Tar sands executive named as Canadian ‘climate champion’ ahead of Cop26

Suncor’s chief sustainability officer is one of 26 people praised for moving Canada towards net zero emissions, despite the oil company expanding production

Suncor's plant near Fort McMurray, Alberta, Canada (Photo: Jason Woodhead/Flickr)


An executive of one of Canada’s largest oil companies has been named a “climate champion” by the UK government to mark six months to the Cop26 climate talks in November.

A statement published on the UK government’s website said 26 “Canadian climate champions” had been identified “as exceptional individuals actively working to move Canada to net zero emissions”.

The “champions” were selected by Canada Climate Law Initiative (CCLI), a research initiative based out of the University of British Columbia, with input from the British High Commission in Ottawa. The list was revealed during a livestream event co-hosted by CCLI and the British High Commission last week six months ahead of the start of the climate talks in Glasgow.

Martha Hall Findlay, chief sustainability officer at Suncor, a company which produces crude oil from tar sands, made the list of people awarded with the title.

Suncor is one of Canada’s largest integrated energy companies and is expanding its oil production. The company has pledged to reduce the emission intensity of its oil production by 30% by 2030 but made no commitment to cut its emissions in absolute terms.

Suncor CEO Mark Little is a governor on the board of the Canadian Association of Petroleum Producers (CAPP), which has repeatedly opposed climate policy and lobbied to weaken Canada’s carbon tax on the oil sector.

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“Appointing oil company executives and bank executives heavily invested in oil and gas as climate champions is like appointing the tobacco industry to regulate cigarette advertising,” Tzeporah Berman, chair of the Fossil Fuel Non-proliferation Treaty campaign and the international programme director at Stand.Earth, told Climate Home News.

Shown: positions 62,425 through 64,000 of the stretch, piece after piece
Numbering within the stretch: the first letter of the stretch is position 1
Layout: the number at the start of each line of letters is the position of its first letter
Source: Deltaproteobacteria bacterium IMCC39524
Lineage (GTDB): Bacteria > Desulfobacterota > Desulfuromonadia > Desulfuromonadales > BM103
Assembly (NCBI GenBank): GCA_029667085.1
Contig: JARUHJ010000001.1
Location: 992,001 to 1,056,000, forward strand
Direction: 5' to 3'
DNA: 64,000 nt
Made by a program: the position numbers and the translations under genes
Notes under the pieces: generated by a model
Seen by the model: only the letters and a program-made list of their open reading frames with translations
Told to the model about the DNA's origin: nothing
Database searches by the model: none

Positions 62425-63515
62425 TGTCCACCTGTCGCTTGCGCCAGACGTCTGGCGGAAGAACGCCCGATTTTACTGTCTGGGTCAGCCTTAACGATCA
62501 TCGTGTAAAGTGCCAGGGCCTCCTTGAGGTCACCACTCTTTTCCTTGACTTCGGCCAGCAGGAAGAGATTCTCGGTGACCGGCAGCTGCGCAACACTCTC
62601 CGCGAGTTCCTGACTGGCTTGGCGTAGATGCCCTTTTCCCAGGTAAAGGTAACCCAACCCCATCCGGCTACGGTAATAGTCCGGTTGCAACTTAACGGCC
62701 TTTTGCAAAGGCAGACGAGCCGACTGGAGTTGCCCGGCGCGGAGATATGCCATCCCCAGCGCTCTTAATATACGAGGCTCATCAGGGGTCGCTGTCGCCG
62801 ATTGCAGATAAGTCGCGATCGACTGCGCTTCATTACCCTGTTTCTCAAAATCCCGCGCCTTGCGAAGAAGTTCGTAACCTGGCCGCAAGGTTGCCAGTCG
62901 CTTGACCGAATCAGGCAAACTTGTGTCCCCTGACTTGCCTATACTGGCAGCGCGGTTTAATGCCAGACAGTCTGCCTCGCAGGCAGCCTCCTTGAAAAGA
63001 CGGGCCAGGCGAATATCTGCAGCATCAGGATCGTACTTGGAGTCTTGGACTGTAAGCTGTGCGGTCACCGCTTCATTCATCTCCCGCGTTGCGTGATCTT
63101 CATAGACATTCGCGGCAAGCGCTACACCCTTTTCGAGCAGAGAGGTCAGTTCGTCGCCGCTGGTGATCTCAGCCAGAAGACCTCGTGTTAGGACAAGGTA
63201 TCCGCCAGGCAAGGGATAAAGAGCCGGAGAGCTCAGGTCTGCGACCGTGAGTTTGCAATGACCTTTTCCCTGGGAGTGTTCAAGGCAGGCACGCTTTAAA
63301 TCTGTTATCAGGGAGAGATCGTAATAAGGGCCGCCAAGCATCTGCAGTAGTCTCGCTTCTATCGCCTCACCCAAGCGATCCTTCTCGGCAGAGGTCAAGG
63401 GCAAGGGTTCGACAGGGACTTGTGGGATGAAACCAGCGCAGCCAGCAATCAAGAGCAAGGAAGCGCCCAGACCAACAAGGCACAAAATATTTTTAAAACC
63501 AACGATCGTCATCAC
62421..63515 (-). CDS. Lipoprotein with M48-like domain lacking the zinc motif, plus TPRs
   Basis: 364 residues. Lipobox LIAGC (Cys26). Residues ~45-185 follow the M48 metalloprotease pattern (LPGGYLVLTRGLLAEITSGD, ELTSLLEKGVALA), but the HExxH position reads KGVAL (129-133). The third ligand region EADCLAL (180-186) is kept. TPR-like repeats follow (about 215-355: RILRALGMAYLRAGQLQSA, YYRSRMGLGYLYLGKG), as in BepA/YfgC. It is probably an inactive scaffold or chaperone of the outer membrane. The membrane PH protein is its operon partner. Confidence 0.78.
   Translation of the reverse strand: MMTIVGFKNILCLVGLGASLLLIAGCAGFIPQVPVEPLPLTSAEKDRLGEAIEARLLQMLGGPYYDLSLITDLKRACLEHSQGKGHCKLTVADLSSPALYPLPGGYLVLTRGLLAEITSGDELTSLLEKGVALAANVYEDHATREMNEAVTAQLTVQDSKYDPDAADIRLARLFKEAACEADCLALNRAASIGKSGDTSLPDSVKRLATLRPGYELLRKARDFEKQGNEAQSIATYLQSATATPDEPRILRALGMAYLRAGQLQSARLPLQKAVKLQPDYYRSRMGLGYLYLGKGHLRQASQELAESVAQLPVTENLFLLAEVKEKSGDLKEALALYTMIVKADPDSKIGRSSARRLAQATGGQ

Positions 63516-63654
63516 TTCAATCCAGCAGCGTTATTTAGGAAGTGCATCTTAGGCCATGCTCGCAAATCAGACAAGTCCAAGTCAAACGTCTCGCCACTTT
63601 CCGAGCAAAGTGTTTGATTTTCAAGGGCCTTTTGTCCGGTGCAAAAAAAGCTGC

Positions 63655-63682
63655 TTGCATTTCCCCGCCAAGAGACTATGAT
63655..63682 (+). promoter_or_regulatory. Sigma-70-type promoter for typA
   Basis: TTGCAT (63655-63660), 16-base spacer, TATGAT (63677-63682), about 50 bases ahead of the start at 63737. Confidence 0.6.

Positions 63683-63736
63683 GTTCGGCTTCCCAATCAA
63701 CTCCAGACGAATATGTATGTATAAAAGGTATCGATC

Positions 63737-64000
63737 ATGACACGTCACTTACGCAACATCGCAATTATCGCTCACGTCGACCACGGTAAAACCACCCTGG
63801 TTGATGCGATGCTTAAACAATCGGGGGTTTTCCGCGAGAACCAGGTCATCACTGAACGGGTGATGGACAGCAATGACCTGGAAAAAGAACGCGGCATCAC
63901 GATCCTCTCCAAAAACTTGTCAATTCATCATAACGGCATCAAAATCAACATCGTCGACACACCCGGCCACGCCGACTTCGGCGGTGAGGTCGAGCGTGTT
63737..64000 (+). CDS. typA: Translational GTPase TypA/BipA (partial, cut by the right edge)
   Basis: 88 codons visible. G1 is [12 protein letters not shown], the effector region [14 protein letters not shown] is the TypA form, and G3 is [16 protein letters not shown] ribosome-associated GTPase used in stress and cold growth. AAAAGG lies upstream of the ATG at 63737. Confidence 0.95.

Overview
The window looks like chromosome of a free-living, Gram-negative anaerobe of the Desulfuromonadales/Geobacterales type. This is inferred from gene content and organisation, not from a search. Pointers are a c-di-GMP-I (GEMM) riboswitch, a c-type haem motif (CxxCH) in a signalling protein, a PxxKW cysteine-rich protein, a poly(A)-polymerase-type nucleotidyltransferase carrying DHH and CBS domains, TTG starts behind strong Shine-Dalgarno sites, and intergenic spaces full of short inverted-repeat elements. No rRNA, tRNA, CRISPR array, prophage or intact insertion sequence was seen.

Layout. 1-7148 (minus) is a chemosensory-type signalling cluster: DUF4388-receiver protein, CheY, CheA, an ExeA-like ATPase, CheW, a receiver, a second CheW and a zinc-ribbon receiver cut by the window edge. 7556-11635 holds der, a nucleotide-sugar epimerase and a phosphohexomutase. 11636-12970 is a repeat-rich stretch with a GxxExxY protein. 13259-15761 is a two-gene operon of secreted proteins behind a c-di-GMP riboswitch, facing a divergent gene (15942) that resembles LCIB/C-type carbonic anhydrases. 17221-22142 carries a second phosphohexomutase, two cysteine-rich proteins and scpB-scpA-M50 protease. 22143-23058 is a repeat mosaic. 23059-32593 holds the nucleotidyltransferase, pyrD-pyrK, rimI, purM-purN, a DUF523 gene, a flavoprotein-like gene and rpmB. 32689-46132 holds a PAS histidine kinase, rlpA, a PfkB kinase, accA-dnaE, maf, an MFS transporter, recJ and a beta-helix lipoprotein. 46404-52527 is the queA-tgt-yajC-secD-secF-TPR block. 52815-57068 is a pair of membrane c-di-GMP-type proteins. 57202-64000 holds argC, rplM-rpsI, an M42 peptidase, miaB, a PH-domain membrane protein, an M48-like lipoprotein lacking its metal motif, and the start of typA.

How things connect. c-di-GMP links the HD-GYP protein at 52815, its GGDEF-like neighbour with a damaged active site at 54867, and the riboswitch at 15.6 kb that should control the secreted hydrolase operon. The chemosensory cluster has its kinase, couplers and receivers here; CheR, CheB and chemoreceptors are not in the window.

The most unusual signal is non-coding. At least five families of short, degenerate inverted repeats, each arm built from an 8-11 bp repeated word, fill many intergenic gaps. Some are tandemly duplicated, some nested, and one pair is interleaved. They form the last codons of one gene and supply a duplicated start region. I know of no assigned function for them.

“Emissions from the production of oil and fracked gas are now the fastest and largest growing source of emissions in Canada. It’s too late to just talk about carbon storage and emissions intensity reductions,” she said.

“Canada wants to be a climate leader and is making some headway but until the Trudeau government acknowledges the need to wind down oil and gas production growing emissions will cancel out all our progress.”

The Canadian government was not involved in the initiative and there are no plans for the 26 “champions” to play a formal role at Cop26.

A spokesperson for the UK’s foreign commonwealth and development office told Climate Home the event was “part of the UK’s work to drive forward leadership on climate change, ahead of the Cop26 summit”. The UK’s Cop26 team did not respond to a request for comment.

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Jesse Bragg, spokesperson for campaign group Corporate Accountability, told Climate Home that any business that promises alignment with the Paris Agreement but still plans to extract fossil fuels into the future “is not a climate champion” but “an obstacle to progress”.

“In fact, the only way to truly ensure the UN talks are set up for success is to completely firewall the talks from the fossil fuel industry, not roll out the red carpet for them,” he said.

Valerie Chort, vice president for corporate citizenship and sustainability at the Royal Bank of Canada (RBC), was another controversial choice of “champion”.

RBC has financed fossil fuels projects to the tune of $160billion between 2016 and 2020, including more than $2bn for coal projects – the fifth largest fossil fuel funder in the world and the largest in Canada, according to a report by a coalition of NGOs published in March.

The findings led climate activists in Canada to put pressure on RBC to move away from fossil fuels.

Earlier this year, the bank pledged to reach net zero emissions by 2050 and to mobilise $500bn in sustainable finance by 2025.

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Other people named as champions include Canada’s infrastructure minister and former environment minister Catherine McKenna, who launched the Powering Past Coal Alliance with former UK minister Claire O’Neill.

Environmentalist broadcaster David Suzuki and indigenous climate justice advocate Melina Laboucan-Massimo also made the list.

Cat Abreu, executive director of Climate Action Network Canada, told Climate Home that while there were some “true champions” on the list, “the criteria for what constitutes a ‘champion’ is quite unclear”.

“It appears that this list was named with the exclusive input of the CCLI, which is a nascent academic group focused on corporate responsibility that has so far not engaged Canada’s broad climate movement,” she said.

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